Incorporating the Touch Feature would enable Google to enter the tablet markets, one, which Google is still to enter. This would pit Google severely against Apple’s newly launched I-Pad and against the zillion other tablet devices by Hewlett Packard, Lenovo, Dell and Acer (to name a few).
Mobile devices from HTC, Apple, Nokia, Motorola, Samsung, LG, HP and others have already made touch capablities popular amongst the the consumers. With so many mobile devices providing support for touch features, consumers are ready to accept an operating system which would imbibe that magic touch experience into the operating systems of laptops, notepads and desktops.
The market is already there, awaiting to be tapped.
Would Google be the first entrant and sweep over the consumers all over the world with this new operating system? What do you think should be Microsoft’s strategy in light of this statement by Anders.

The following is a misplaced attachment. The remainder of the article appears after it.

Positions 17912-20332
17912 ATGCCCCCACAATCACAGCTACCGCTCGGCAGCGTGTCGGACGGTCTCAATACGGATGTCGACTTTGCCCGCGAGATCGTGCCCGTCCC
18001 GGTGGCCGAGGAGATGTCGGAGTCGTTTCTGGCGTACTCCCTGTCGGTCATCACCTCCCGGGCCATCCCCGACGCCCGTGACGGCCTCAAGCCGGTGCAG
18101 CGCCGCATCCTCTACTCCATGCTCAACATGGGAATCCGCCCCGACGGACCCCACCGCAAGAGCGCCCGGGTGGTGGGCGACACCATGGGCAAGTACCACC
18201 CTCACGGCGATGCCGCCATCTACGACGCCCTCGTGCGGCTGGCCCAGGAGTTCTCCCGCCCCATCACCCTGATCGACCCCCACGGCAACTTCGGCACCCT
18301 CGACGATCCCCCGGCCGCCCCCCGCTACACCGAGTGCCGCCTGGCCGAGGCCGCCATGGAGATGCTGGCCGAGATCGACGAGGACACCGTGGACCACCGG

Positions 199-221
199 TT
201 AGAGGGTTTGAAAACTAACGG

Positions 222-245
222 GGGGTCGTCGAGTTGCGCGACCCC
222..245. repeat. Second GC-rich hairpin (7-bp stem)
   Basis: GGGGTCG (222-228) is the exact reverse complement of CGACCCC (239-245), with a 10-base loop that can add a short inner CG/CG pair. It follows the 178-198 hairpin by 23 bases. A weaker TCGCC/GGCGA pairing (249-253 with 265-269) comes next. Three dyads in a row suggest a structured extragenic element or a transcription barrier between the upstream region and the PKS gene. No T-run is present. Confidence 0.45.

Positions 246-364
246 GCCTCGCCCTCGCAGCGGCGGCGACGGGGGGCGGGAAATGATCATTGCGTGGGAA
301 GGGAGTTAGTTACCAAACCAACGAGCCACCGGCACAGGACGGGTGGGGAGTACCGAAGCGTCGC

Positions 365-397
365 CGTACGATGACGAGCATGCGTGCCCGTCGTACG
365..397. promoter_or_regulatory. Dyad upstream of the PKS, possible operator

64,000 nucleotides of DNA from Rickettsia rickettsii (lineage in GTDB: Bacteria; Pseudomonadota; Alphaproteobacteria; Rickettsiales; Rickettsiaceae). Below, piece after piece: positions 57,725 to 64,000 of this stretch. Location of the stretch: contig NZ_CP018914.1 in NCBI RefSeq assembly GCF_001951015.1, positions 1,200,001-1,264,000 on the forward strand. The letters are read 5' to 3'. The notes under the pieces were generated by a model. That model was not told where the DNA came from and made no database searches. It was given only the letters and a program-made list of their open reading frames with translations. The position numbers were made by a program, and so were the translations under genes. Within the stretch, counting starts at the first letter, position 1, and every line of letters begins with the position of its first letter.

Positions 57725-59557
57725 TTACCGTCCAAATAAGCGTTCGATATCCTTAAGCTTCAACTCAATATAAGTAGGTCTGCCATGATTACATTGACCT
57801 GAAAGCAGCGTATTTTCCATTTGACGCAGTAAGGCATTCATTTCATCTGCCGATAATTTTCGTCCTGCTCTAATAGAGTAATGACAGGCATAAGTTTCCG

Beowolf cluster: Supercomputers for the poor.
The demand for faster calculations can’t be met by only relying on the speed increase resulting from advances in computer technology as high end super computers are that much costly. One of the solutions to this problem for ‘not-so-deep-pockets’ is the distribution of the numerical tasks to a set of machines. So how to provide supercomputer capabilities cheaply? The answer is Beowolf Clusters. This process is called parallelization because the computers complete their tasks in parallel instead of the traditional step‐by‐step (serial) execution. As computer codes have been updated to use this new paradigm, the demand for parallel computers has grown. In general, such computers need to have: Continue reading “Beowolf Clusters: Cheap supercomputers for poorer pockets”
Amidst a lot of hype as always, today 27th January, 2010, Apple launches the I-Pad. While it is being viewed as the product that will rejuvenate Apple’s revenues for years to come, a question many staunch Apple fans (and those who are not fans of course) will ask, is it really worth the hype? Apple has always created a market even when there is none. Will it be successful yet again this time?
Outsourcing is the mantra of the day. Today, many large MNCs, all across the globe, outsource activities like customer relationship management activities to cheap labor countries where English speaking skills are not a problem. A major concern in such outsourcing is the security in customer’s sensitive data.